The trees are dying


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A Yosemite sugar pine, victim of bark beetles

A Yosemite sugar pine, victim of bark beetles

You remember that scene in The Day After Tomorrow -- the goofy 2004 global warming thriller -- where Jake Gyllenhaal tries to outrun a wave of insta-freeze that's chasing him down hallways and around corners? (You're forgiven, or even commended, if the answer is no.) Well, a scarier, real-life version of that scene appears to be taking place here in the Pacific Northwest, only instead of insta-freeze it's rapid global warming, and instead of Jake Gyllenhaal it's coniferous trees.

As reported on , a new study reveals that forests on our part of the continent are dying twice as fast as they were 17 years ago, thanks to climate change.

The study primarily focused on three types of coniferous trees: pines, firs and hemlocks. Older-growth forests -- some up to 500 years old -- have trees of all ages, and researchers found that mortality rates have increased for all age groups. Since mortality rates went up across the board, scientists ruled out a number of other possible causes, including ozone-related air pollution, long-term effects of fire suppression and normal forest dynamics. In the end, California had the highest tree-death rate.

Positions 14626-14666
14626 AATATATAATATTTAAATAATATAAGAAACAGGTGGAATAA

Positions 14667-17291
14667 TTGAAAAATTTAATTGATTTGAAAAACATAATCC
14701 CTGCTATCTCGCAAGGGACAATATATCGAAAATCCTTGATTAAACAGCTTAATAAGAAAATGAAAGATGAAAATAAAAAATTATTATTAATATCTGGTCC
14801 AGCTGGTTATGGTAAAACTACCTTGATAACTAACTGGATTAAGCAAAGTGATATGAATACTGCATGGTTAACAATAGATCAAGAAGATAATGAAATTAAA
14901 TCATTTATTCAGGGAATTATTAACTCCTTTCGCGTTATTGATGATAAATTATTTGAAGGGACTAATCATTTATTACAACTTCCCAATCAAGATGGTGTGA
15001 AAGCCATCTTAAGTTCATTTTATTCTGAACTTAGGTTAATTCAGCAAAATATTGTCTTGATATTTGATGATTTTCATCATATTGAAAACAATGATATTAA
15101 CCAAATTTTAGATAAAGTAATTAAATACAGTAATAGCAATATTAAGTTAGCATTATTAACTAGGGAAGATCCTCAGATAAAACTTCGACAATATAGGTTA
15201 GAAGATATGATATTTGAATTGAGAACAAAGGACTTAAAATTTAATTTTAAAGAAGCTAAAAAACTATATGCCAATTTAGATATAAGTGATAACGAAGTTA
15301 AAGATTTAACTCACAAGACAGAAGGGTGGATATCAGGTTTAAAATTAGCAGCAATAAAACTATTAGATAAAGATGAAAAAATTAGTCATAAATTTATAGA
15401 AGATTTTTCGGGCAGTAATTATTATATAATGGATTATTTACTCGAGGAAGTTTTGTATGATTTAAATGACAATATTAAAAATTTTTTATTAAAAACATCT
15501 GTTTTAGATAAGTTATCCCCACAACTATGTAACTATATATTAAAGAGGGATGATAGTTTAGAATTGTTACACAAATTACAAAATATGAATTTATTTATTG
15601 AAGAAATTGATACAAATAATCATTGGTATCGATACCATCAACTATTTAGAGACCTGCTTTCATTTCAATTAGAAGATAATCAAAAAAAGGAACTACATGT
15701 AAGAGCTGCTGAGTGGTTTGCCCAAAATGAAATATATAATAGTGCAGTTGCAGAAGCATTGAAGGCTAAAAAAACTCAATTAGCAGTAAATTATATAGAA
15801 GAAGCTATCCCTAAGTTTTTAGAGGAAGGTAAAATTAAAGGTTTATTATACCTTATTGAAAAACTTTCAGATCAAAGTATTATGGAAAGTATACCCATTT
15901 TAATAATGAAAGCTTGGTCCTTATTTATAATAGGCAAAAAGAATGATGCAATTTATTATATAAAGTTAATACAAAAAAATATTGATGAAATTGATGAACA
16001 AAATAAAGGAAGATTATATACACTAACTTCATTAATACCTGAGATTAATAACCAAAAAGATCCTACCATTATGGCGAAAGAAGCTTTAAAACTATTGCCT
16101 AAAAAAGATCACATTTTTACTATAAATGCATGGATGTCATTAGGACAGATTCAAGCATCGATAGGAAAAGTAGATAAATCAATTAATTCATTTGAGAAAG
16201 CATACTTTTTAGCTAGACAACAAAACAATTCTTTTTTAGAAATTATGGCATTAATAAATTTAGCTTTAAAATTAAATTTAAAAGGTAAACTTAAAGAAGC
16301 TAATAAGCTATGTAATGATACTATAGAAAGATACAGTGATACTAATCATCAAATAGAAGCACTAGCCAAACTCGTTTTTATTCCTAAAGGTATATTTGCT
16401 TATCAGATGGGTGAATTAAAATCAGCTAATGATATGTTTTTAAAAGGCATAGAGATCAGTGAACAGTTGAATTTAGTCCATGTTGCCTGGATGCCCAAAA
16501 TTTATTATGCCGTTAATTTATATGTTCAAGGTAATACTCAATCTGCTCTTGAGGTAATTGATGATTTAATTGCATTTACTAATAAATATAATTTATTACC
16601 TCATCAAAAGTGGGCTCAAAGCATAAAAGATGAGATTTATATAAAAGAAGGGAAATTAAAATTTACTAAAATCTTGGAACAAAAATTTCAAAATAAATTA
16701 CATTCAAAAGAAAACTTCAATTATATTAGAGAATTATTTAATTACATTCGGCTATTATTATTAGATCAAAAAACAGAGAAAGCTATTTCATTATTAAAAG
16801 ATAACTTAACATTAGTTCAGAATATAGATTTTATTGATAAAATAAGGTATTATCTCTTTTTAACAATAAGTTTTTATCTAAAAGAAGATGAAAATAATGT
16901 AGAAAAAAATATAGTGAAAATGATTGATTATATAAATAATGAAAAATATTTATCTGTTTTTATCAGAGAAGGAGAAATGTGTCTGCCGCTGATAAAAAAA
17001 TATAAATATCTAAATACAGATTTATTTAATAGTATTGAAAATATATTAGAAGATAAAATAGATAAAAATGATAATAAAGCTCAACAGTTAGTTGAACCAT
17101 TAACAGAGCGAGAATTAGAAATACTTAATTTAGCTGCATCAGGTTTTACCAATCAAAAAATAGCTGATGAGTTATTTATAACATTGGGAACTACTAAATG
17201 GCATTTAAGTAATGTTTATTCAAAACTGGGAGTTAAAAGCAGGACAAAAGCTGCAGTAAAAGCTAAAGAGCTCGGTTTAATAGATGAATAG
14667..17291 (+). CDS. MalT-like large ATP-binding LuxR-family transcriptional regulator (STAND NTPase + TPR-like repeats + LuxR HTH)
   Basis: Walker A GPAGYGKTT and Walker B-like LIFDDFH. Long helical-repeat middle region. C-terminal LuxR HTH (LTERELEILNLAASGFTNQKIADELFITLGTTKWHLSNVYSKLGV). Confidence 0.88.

Some scientists speculate that as the climate warms up, these suffering forests will simply re-establish themselves in cooler climes, like old folks retiring to Nova Scotia. Of course pines, firs and hemlocks lack the nimble, loping gate of young Mr. Gyllenhaal.
Given the speed at which warming appears to be occurring, it's not clear whether tree species will be able to migrate fast enough to survive, said [Phillip] van Mantgem of the U.S. Geological Survey.

Yikes. And that's not the only thing trees have to fear. Invasive insects like the bark beetle --

Adorable, aren't they?

Cute, aren't they?

-- love the warm weather almost as much as they love gnawing on weak trees.

On a related note, nice weather we've been having, ain't it?


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